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the false myth of the united people who fought against Napoleon

The progressive and the conservative. The red and the blue. The winner and the loser. The one on the right and the one on the left. All these qualifiers are generally used to illustrate the idea of ​​the two Spains, that is, the two antagonistic and confronting visions of our country that reached their peak during the Civil War, the consequences of which are still valid today. Two decades before the conflict, the poet
Antonio Machado
He had already embodied that concept in these verses: «There is already a Spaniard who wants / to live and to live begins, / between a Spain that dies / and another Spain that yawns. / Spanish little who come / to the world God save you.

/ One of the two Spains / has to freeze your heart ».

However, it is rarely mentioned that already during the War of Independence that division existed among the Spaniards, more than a century before the fratricidal conflict of 1936. The truth is that, beyond the myth, not even the town was a pineapple in its In the fight against the French invader, not everyone was against Napoleon, nor did the fighting go the same way in some areas as in others, not all the guerrillas had the same objectives, nor did the elites agree on the political regime to support. The war that devastated the country between 1808 and 1814 is among the periods most marked by topics and interested political versions.

However, there are many historians who agree today that Spain was divided more than ever in two between absolutists and liberals, between the regular army and guerrillas and, above all, between the Frenchified ‘traitors’ and the patriots who took to the streets to drive out the Gauls. The latter, of course, always received more attention in Spanish literature and had better press. This is how Galdós described the uprising of May 2, in his ‘National Episodes’, at the end of the 19th century: «No more voices were heard than weapons, weapons, weapons! Those who did not shout on the streets, shouted on the balconies. And if a moment before half of the people of Madrid were simply curious, after the appearance of the artillery they were all actors ».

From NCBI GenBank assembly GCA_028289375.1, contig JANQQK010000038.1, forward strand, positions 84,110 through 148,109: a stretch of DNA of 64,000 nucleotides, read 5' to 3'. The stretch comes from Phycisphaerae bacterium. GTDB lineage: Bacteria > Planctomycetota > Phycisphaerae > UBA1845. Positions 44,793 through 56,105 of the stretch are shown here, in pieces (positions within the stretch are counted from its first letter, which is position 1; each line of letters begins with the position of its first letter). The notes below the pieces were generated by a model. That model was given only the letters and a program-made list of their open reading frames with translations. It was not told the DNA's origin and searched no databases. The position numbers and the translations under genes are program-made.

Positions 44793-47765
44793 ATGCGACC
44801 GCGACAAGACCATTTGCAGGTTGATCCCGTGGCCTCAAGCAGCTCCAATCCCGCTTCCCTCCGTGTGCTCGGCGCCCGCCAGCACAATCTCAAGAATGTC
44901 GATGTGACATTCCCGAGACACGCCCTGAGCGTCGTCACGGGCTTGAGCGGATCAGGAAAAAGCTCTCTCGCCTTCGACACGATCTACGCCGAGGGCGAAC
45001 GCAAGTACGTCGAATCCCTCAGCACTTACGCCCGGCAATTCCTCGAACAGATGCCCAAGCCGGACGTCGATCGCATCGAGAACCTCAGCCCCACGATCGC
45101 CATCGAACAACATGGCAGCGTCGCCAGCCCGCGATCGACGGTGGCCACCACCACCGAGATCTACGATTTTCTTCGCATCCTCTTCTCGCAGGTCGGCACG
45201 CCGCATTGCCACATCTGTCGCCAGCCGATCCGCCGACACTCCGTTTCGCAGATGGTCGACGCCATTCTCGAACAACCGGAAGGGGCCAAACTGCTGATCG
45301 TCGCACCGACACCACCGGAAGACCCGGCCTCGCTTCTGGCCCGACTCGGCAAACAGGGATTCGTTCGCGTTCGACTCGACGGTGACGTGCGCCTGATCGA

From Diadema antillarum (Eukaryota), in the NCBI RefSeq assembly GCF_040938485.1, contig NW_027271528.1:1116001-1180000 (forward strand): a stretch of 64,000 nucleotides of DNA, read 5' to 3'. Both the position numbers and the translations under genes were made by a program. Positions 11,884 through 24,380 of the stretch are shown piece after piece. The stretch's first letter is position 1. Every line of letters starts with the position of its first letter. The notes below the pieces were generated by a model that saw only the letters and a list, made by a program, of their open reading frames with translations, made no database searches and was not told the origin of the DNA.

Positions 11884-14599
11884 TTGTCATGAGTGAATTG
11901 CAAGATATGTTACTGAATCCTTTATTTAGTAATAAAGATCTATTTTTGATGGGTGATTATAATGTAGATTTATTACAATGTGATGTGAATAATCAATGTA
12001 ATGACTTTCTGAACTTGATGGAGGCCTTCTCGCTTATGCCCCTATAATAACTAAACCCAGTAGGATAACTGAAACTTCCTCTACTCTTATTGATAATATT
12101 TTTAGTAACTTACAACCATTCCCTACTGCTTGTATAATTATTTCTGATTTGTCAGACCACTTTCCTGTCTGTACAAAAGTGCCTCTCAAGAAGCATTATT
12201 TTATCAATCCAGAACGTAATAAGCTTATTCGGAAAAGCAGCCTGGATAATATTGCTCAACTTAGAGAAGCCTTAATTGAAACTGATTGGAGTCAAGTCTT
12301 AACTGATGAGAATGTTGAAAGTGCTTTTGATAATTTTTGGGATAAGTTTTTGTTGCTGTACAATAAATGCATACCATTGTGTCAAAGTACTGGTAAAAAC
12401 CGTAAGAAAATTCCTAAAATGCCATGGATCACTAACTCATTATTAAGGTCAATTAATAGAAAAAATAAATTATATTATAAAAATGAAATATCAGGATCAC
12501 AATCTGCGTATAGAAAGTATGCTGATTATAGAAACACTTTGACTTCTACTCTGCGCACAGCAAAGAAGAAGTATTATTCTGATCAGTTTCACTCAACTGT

The preceding division

At that time, the government called up its citizens and managed to gather 30,000 men, the vast majority of them militiamen with no combat experience. But not all the people were willing to rise up against the invader, nor did they look with bad eyes to become part of the Napoleonic empire that was conquering them. The division had manifested itself a few years earlier, with the crisis of the Monarchy at the beginning of the 19th century. The dizzying rise of Manuel de Godoy, favorite of Carlos IV and María Luisa de Parma, had called into question the public and private morality of the Royal Family. The suspicion that the monarch intended to steal the Crown from his legitimate heir, the future Fernando VII, to give it to him caused the Mutiny of Aranjuez in March 1808.